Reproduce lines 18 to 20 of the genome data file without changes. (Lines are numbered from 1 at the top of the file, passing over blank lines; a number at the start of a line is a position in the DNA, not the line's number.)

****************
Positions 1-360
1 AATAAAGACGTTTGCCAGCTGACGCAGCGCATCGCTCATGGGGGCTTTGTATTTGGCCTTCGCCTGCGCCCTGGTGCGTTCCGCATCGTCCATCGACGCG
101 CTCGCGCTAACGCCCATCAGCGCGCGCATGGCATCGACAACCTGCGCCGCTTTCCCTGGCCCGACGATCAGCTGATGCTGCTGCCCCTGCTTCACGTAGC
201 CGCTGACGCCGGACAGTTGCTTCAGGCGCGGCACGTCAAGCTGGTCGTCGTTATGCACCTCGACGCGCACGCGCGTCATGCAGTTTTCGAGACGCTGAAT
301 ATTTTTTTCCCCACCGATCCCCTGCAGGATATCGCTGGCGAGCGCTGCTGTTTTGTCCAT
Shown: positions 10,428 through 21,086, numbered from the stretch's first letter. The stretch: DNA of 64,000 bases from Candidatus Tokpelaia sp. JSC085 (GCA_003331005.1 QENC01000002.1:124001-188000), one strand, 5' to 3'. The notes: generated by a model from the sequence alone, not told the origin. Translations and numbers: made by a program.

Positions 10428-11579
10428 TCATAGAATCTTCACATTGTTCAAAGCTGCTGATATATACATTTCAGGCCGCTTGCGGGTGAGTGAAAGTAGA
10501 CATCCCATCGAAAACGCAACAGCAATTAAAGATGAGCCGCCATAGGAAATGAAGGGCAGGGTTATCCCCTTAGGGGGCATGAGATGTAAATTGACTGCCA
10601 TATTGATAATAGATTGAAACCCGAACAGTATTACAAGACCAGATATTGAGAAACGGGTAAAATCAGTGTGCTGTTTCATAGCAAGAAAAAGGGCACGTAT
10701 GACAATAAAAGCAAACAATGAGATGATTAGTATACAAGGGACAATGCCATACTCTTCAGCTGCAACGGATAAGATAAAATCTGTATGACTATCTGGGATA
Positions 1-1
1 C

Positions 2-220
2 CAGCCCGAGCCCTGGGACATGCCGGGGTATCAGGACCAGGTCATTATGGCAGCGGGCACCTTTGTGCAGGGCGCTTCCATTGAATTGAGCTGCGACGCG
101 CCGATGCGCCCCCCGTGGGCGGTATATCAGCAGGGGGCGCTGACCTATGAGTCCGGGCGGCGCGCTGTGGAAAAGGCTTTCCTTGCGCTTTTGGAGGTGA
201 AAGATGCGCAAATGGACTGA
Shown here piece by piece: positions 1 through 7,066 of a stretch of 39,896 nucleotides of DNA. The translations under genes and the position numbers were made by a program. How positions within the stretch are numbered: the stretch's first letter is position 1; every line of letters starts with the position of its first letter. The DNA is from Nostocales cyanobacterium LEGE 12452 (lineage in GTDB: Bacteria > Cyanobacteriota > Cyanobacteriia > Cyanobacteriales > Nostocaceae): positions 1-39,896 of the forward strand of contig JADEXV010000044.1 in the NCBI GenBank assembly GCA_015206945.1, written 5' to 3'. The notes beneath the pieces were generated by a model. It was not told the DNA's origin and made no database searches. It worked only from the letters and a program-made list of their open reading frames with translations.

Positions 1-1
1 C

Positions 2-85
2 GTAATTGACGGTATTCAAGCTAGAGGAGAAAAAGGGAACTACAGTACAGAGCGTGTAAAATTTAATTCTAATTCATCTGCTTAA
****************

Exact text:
Shown here piece by piece: positions 1 through 7,066 of a stretch of 39,896 nucleotides of DNA. The translations under genes and the position numbers were made by a program. How positions within the stretch are numbered: the stretch's first letter is position 1; every line of letters starts with the position of its first letter. The DNA is from Nostocales cyanobacterium LEGE 12452 (lineage in GTDB: Bacteria > Cyanobacteriota > Cyanobacteriia > Cyanobacteriales > Nostocaceae): positions 1-39,896 of the forward strand of contig JADEXV010000044.1 in the NCBI GenBank assembly GCA_015206945.1, written 5' to 3'. The notes beneath the pieces were generated by a model. It was not told the DNA's origin and made no database searches. It worked only from the letters and a program-made list of their open reading frames with translations.

Positions 1-1
1 C